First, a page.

Cupid must be a DeVotchKa fan. The renowned Denver four-piece burned up the sheets for Valentine’s Day on Friday night in front of a celebratory sold-out crowd. It was the second run of a spirited trifecta at the storied Mercury Cafe. The “Merc” reveled in the V-Day mischief and helped ratchet up the romance with a maze of red lights and sexy frill strung from the rafters.
The band itself, which returns to Red Rocks with the Colorado Symphony on July 17, was at its triumphant best. Buoyed by peerless sound production, the band’s acclaimed multi-instrumentation was crisp and Nick Urata’s vocals swirled in a commanding hum. The tones weren’t too high or too low; a surprising balance for such an intimate setting. Having seen DeVotchKa perform live in nearly every local venue (from Red Rocks, the Ogden Theater, the Boulder Theater for E-Town, to the Buell Theater with the CSO), Denver’s native disciples have simply never been better — enshrining the Mercury as possibly the finest home-field advantage in town.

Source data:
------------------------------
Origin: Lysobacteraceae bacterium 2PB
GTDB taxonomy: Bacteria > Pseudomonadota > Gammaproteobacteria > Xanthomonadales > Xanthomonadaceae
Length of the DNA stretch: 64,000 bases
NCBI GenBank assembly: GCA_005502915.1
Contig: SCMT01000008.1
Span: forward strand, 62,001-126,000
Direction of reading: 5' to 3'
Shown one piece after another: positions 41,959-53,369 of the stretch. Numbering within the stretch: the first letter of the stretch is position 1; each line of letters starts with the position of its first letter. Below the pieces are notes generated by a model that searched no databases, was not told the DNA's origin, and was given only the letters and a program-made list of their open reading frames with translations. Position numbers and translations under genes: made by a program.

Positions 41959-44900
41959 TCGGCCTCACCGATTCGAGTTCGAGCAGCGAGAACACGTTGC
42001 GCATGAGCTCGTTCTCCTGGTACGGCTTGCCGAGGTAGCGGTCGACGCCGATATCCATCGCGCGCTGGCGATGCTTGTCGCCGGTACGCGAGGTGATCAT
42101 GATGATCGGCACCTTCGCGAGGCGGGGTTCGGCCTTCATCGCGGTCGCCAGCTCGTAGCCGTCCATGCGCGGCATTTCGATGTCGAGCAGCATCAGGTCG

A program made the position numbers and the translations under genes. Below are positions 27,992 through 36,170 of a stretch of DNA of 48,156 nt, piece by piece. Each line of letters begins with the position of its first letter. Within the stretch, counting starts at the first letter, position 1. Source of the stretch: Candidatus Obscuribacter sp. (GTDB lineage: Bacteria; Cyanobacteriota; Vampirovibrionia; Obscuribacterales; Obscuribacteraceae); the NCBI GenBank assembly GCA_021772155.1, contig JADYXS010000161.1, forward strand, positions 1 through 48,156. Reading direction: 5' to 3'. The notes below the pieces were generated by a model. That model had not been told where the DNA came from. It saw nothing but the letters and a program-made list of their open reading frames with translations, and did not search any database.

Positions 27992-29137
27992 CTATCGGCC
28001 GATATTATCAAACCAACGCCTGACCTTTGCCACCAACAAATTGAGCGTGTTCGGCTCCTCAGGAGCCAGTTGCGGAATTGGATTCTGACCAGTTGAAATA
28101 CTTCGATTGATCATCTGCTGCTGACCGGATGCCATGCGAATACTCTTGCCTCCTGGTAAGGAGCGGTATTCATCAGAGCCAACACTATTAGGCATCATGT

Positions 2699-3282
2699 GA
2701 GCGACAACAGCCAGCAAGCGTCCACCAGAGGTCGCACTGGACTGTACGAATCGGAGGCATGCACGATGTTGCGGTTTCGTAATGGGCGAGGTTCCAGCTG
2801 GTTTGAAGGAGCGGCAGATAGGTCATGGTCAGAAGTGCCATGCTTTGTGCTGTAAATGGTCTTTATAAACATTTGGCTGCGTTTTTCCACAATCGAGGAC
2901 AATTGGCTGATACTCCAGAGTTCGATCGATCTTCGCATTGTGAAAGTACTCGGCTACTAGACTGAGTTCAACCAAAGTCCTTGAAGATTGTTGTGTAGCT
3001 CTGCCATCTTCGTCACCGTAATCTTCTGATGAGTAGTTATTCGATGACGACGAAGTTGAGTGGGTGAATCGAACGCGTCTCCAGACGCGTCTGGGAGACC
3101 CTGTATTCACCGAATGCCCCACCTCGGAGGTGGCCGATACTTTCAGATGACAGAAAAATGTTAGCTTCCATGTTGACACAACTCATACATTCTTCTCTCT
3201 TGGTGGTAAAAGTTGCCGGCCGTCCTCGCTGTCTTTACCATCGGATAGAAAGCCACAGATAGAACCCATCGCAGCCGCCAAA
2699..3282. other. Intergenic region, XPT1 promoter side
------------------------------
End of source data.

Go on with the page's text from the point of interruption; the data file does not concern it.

“The Clockwise Witness” set the bar with its danceable passive-aggressive quiver (in fact, the floorboards pulsated under the shuffle of the crowd’s stomp). “You Love Me,” fit with its Valentine’s Day desolation and was pretty and delicate in its windswept acoustic guitar and trumpet intro/outro. From 2011’s “100 Lovers,” “Exhaustible” proved catchy and rhythmic as Urata’s whistled-chorus floated lockstep with the cloudy melody. The classic “We’re Leaving” flourished behind the mariachi-flavored trumpet overture and slow-burned into a deep gale. The Morricone-inspired “The Enemy Guns” was insatiable as it howled out the windows and poured into the city streets like a wild morning prayer; while the violin and accordion clashed in a polyphonic duel.
It’s tough to isolate one low point in the entire set. But that is what good bands do: they make you love them even more.
Kris K. Coe is a freelance writer, Denver-native and regular contributor to Reverb.
Jason Bach is a Denver photographer and a new contributor to Reverb.